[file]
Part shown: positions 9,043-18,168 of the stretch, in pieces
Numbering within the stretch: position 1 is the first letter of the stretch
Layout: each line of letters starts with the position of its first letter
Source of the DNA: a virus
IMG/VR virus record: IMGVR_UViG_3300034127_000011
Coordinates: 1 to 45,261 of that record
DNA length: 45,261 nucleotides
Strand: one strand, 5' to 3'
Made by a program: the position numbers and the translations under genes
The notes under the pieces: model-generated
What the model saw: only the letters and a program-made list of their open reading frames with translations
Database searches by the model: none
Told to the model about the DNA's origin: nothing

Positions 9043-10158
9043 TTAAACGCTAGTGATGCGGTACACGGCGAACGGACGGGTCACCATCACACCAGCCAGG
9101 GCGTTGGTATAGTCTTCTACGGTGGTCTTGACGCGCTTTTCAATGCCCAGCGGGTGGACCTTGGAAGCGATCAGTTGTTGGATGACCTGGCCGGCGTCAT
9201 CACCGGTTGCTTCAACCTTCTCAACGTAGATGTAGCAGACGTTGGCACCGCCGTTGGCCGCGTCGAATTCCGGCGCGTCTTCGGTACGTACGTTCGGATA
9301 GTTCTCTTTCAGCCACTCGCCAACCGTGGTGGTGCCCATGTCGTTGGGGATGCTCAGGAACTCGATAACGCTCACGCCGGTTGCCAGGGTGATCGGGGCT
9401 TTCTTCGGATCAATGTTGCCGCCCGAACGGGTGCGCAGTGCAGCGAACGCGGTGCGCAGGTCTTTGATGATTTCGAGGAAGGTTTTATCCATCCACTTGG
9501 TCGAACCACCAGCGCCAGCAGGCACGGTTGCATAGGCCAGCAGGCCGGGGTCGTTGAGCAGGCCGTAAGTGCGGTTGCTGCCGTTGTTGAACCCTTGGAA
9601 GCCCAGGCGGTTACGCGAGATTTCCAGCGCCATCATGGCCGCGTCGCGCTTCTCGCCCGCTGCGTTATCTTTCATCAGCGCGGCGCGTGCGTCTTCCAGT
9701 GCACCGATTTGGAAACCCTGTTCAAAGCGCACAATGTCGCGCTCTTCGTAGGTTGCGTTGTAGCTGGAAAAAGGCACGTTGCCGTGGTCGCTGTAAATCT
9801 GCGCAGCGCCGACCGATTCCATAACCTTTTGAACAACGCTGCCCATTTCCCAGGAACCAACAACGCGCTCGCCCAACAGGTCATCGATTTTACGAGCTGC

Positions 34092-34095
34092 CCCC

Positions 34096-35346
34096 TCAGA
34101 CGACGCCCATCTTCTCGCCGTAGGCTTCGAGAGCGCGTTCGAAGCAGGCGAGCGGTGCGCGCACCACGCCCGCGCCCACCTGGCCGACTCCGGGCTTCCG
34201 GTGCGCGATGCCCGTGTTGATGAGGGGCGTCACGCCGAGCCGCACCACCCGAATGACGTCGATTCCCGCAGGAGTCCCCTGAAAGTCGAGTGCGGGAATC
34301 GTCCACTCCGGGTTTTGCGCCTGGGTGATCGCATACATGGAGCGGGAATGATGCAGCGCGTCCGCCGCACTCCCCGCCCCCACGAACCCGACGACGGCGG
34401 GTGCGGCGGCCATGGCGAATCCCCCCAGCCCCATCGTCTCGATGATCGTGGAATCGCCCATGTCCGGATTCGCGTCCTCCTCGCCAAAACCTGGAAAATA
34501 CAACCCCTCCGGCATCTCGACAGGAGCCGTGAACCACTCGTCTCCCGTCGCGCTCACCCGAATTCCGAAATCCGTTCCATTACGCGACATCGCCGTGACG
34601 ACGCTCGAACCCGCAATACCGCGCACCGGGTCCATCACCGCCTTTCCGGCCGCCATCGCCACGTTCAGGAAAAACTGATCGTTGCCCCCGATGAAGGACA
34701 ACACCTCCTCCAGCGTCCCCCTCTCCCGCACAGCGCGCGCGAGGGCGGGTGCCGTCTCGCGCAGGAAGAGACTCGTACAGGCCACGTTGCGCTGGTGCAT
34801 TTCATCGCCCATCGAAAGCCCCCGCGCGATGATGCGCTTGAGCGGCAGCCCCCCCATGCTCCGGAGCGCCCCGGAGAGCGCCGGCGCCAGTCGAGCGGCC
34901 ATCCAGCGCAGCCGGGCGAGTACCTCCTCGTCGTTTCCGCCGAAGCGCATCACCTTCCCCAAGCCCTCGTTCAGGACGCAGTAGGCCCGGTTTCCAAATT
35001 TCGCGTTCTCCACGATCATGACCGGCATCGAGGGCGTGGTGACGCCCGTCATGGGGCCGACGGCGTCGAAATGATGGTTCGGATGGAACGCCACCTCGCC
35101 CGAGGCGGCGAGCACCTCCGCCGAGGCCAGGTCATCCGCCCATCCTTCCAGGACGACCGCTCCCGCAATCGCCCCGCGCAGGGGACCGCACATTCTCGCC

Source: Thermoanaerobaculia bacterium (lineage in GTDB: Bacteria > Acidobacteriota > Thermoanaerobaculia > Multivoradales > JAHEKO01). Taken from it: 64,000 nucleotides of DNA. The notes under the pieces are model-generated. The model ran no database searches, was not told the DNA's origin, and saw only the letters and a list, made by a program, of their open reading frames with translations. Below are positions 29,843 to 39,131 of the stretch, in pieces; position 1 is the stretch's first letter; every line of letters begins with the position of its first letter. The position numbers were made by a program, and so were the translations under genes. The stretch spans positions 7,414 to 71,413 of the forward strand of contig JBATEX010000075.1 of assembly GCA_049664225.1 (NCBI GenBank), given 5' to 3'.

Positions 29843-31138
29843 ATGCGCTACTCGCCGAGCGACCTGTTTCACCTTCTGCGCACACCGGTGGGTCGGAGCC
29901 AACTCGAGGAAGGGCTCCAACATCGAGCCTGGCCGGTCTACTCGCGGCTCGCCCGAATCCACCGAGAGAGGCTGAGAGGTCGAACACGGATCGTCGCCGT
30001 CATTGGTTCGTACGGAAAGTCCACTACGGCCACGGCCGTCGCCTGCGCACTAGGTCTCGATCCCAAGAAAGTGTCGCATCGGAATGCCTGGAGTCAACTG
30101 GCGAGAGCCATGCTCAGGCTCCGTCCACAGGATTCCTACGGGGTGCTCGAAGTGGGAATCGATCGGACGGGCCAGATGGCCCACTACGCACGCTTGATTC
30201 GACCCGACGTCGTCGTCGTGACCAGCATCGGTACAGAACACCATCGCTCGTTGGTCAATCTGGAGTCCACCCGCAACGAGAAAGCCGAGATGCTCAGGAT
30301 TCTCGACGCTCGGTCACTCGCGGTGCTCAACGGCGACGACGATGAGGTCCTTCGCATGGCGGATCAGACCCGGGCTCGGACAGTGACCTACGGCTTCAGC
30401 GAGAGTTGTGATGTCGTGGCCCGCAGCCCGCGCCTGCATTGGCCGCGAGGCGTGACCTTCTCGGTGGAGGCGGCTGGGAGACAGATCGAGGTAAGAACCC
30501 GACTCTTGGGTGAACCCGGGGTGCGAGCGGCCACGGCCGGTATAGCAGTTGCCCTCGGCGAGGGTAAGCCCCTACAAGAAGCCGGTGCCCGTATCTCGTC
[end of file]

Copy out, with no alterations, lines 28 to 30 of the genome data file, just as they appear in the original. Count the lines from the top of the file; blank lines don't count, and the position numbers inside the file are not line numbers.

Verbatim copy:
34101 CGACGCCCATCTTCTCGCCGTAGGCTTCGAGAGCGCGTTCGAAGCAGGCGAGCGGTGCGCGCACCACGCCCGCGCCCACCTGGCCGACTCCGGGCTTCCG
34201 GTGCGCGATGCCCGTGTTGATGAGGGGCGTCACGCCGAGCCGCACCACCCGAATGACGTCGATTCCCGCAGGAGTCCCCTGAAAGTCGAGTGCGGGAATC
34301 GTCCACTCCGGGTTTTGCGCCTGGGTGATCGCATACATGGAGCGGGAATGATGCAGCGCGTCCGCCGCACTCCCCGCCCCCACGAACCCGACGACGGCGG